Chicago Crime Due to the Lax Court System

Chicago civilians and officials are worried about the number of crimes in Chicago that have continued to skyrocket. This is rightfully so, since the increase of crime is living up to the expectations of the media and political mindsets that have labeled Chicago as a crime capital.

Chicago isn’t really a crime haven, or at least it isn’t supposed to be. Chicago used to be considered as a thriving tourist destination. But, due to the high crime rates of murders, carjackings, and shootings in the city, the future numbers for Chicago tourism may fall. Every day on the news, Chicagoans hear about another carjacking, or a shooting that took place on the west side, or a murder on the south side. There may be suspects in these crimes, but many are not in custody, yet. City dwellers are anxious and they worry that not only will crime occur, but what will happen to them and their community if it does?

The real question is who is to blame the city becoming so violent? Should we blame Mayor Lori Lightfoot for failing to do what she promised Chicagoans such as reforming policing and reducing violence, or should we blame the Chicago Police Department for not doing their job of policing effectively?

Every day, it seems like there’s a new crime that has grabbed the city’s attention. The details are so recent that even the news does not have that much detail. For example, not much was known about the Smash-and-Grab that occurred at Hermosa in the earlier hours of November 16. Even last weekend, on the south side, there was a shooter who killed several people and wounded others as they passed by.

“For the second time this school year we’ve had shots fired right by the school with kids around,” said Chris Villa, a teacher at Ella Flagg Young in the Austin neighborhood. The shooter was active and had several hostages. Due to the activity, these kids couldn’t even go out for recess, because there is a safety issue. When asked if the shooter got arrested, Villa stated “No, they did not. The shooter let the hostages go and he was let go because there wasn’t enough evidence.”

When there’s a safety issue, you’re supposed to solve it. Our city officials seem to be treating this like a group project, where everyone is lazy and one person has to do all the work, but no one is stepping up to that position, so, all that anyone is doing is running in circles and pointing fingers and blaming other people.

It’s the job of the courts and police to make sure our city is safe. But what more can they do? Because of the fatal foot chase of Adam Tolendo and Anthony Alvarez within two days of each other, the mayor commanded new policies be put in place so we don’t keep failing “young people.”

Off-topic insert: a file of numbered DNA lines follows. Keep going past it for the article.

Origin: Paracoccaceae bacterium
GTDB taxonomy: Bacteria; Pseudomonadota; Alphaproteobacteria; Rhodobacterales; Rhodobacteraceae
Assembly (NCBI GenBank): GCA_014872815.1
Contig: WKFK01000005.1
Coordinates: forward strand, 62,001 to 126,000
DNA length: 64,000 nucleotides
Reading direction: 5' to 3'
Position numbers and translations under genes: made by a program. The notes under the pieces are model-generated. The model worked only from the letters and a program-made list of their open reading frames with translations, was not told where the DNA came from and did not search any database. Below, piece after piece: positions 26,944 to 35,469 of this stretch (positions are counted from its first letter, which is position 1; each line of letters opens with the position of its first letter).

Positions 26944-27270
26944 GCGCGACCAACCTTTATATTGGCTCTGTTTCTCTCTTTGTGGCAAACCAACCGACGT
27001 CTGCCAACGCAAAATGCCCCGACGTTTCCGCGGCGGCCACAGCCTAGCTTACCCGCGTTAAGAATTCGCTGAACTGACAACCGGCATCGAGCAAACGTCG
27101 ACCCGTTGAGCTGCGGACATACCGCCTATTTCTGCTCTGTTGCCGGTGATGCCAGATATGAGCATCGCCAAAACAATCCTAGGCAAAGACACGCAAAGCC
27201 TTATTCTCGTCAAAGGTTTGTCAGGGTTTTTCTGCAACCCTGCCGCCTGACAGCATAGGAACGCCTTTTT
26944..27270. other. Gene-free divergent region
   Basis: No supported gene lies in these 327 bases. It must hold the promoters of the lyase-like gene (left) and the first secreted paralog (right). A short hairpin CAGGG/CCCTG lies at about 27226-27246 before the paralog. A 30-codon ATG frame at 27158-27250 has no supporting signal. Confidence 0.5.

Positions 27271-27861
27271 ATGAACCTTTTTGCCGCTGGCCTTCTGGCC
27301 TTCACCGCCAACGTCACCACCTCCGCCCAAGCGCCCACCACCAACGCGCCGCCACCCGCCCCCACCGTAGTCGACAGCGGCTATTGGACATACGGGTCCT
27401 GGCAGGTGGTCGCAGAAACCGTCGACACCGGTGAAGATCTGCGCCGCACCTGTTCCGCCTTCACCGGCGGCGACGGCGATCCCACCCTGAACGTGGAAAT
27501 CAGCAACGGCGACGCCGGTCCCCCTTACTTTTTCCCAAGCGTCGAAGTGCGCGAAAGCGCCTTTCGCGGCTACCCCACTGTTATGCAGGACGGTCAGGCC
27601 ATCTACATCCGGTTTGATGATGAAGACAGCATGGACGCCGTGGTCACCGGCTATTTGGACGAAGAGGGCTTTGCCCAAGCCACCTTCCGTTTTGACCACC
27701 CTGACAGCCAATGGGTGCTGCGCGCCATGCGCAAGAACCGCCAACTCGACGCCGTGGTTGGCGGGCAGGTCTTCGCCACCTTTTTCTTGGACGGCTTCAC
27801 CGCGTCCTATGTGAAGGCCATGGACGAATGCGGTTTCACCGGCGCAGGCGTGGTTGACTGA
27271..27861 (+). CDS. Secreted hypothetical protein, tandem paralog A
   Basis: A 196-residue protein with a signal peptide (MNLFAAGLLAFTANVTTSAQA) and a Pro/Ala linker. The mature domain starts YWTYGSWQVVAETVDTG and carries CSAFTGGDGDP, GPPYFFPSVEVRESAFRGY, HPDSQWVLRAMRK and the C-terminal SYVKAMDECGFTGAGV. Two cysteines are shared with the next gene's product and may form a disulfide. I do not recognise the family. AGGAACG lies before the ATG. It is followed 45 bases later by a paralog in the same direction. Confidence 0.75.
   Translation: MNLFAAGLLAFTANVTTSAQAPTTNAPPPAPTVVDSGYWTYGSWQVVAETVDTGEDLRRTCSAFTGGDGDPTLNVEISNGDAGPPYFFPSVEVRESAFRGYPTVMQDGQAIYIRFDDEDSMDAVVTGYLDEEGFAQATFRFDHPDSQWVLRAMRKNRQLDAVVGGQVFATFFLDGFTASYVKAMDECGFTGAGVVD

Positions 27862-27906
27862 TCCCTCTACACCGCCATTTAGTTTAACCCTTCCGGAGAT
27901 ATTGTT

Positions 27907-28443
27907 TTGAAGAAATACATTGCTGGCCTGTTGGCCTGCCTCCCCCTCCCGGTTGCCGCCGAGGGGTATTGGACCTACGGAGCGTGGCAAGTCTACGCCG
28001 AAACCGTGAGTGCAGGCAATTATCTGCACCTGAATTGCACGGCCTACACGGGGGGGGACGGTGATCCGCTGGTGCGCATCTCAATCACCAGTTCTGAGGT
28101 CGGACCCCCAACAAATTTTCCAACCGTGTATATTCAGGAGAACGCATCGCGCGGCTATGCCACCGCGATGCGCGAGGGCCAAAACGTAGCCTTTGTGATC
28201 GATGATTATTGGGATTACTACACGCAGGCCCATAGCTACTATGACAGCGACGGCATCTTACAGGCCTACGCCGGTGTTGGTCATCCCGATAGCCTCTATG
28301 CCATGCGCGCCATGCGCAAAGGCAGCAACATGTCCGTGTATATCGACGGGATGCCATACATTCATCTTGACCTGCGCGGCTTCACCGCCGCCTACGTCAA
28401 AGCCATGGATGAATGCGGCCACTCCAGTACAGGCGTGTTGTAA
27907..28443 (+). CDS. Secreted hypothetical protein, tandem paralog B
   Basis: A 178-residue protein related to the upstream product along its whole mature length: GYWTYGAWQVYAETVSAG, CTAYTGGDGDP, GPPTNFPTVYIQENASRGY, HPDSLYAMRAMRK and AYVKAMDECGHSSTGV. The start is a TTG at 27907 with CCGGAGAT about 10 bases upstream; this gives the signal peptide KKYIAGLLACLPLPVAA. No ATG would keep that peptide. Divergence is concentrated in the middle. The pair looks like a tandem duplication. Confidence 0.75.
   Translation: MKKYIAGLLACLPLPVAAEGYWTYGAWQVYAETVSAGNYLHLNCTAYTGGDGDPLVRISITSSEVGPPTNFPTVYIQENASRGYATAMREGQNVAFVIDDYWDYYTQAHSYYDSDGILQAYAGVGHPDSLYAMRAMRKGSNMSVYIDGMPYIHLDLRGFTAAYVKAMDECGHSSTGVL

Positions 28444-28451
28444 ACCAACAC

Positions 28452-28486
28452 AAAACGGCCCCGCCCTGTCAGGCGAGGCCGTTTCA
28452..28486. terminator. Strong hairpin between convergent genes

She is completely focusing on the police so much, they cannot do their jobs. Their foot chases can’t occur whether it is on foot or vehicle due to safety issues of all involved as well as innocent bystanders. The police have to submit reports if they pull out a firearm whether they used it or not.

Also, what about the courts? The courts are that second layer of protection that are supposed to put these criminals behind bars for the correct reason.

“Our courts aren’t helping us, certainly our state attorney is terrible. She’s really nothing more than a public defender,” said Alderman Nicholas Sposato, alderman of the 38th ward on the far northwest side of Chicago, when he was asked why he thought there was so much crime in Chicago right now.

“In no way am I putting the blame on Lori Lightfoot, she’s doing the best she can with what she has, but she needs to stop focusing on the police as much. The police aren’t the issue when they can’t do anything about what’s happening in our city. Lightfoot should focus more on the courts and revising them.”

The CPD’s mission statement states that they are committed to protecting all the people, but how can they fulfill this mission statement when the mayor keeps reforming them and reforming them to nothing?

“There is zero consequences. I mean, most of the time they [people who committed the crime] get dismissed from court,” Ald. Sposato said.

Lightfoot spoke about the police chases that ended in a shooting. We can’t afford to fail more young people, or that the reason our city is like this is because police are putting us in danger; who can we look to? The police can’t chase anyone no matter the circumstances. If they end up catching a person who committed a crime, then the courts release them because of “not enough evidence.”

In a dismissed case, a case decides that no one is found guilty, which happens for several reasons. Although there may have been a reason for an arrest,  often the judge can’t convict someone  because of a gut feeling, or even lost evidence. You can’t dismiss a case and say there’s not enough evidence when the evidence is right in front of you.

Chicago needs to work hard to solve the rampant crime problem and make our city as safe as it was before. All parties need to work together, and the first step is reforming the Chicago court system.